Congress Attempts To Rescue Economy With Bipartisan Bailout Proposal

Counterproposal to Bush's $700 billion plan calls for Treasury to buy bad mortgages.

Less than 24 hours after President Bush made a prime-time speech explaining the seeds of the current financial crisis and making a plea to pass legislation to help turn the economy around, congressional leaders hammered out a bipartisan counterproposal to his $700 billion bailout proposition.

According to CNN, the deal reached by Democrats and Republicans in the House and Senate on Thursday afternoon (September 25) would include provisions that help homeowners who are facing foreclosure and rein in the pay packages of executives at the firms that are being bailed out, while providing oversight for the Treasury Department's efforts to buy back bad mortgage securities from banks. Details of the plan were not available at press time.

"We've reached a fundamental agreement on a set of principles, one, for taxpayers, which is tremendously important," said Democratic Senator Christopher Dodd, one of the key leaders of the effort. "We're very confident we can act expeditiously."

Not everyone was sold on the plan, however. Ohio Representative John Boehner said that House Republicans have not yet agreed to any plan, according to CNN. A number of Republicans have balked at the enormous price tag for the bailout, saying that it smacks of the kind of big-government intervention into the private sector that is historically anathema to the party.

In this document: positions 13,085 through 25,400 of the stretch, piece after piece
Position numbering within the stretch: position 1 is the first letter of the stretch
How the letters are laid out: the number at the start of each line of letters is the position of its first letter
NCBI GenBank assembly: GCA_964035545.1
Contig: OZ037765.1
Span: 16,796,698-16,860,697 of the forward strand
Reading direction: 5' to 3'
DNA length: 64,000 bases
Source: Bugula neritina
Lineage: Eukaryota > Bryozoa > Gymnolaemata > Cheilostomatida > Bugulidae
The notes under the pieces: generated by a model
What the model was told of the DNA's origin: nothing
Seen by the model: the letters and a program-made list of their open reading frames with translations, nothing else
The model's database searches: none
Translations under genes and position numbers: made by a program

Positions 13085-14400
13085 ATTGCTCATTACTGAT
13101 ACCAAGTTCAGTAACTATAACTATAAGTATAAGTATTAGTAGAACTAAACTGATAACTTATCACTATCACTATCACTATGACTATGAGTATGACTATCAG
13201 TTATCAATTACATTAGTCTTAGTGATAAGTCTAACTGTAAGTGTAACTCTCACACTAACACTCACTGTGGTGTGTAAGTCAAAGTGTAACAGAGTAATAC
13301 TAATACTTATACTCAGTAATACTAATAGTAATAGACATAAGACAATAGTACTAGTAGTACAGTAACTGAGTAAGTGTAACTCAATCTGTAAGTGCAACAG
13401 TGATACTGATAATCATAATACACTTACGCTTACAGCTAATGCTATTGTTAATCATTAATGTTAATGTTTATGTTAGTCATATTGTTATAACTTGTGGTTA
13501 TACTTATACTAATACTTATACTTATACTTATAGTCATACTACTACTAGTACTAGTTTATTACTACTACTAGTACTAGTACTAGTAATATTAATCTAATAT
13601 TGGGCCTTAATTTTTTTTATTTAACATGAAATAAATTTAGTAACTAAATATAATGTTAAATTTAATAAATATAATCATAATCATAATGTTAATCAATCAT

The Wall Street Journal reported that instead of the Treasury Department receiving the lump sum at one time, the money will be doled out in increments: $250 billion initially and another $100 billion without further approval necessary. Congress will have the option to block the last installment of $350 billion if it is unhappy with the bailout program. The new proposal also asks that the Treasury be "reimbursed for their expenditures" when the market gets back on an even keel.

The breakthrough happened a few hours before a scheduled meeting at the White House on Thursday afternoon between congressional leaders, the president and presidential candidates Senators John McCain and Barack Obama, who were summoned to Washington from the campaign trail to help lead the talks.

In a surprise announcement on Wednesday, McCain said he was suspending all campaign activity in order to get back to Washington to help sort out the financial mess. Before releasing a joint statement with Obama stressing the importance of Congress working together to pass legislation, McCain also asked that Friday night's scheduled presidential debate be postponed until the bailout bill is passed. Obama and the Commission on Presidential Debates have so far declined to honor that request.

As of Thursday morning, Mississippi Governor Haley Barbour said he was looking forward to the debate, which is scheduled to take place at the University of Mississippi in Oxford. "This is going to be a great debate tomorrow night, and we're excited about it," the Republican governor said.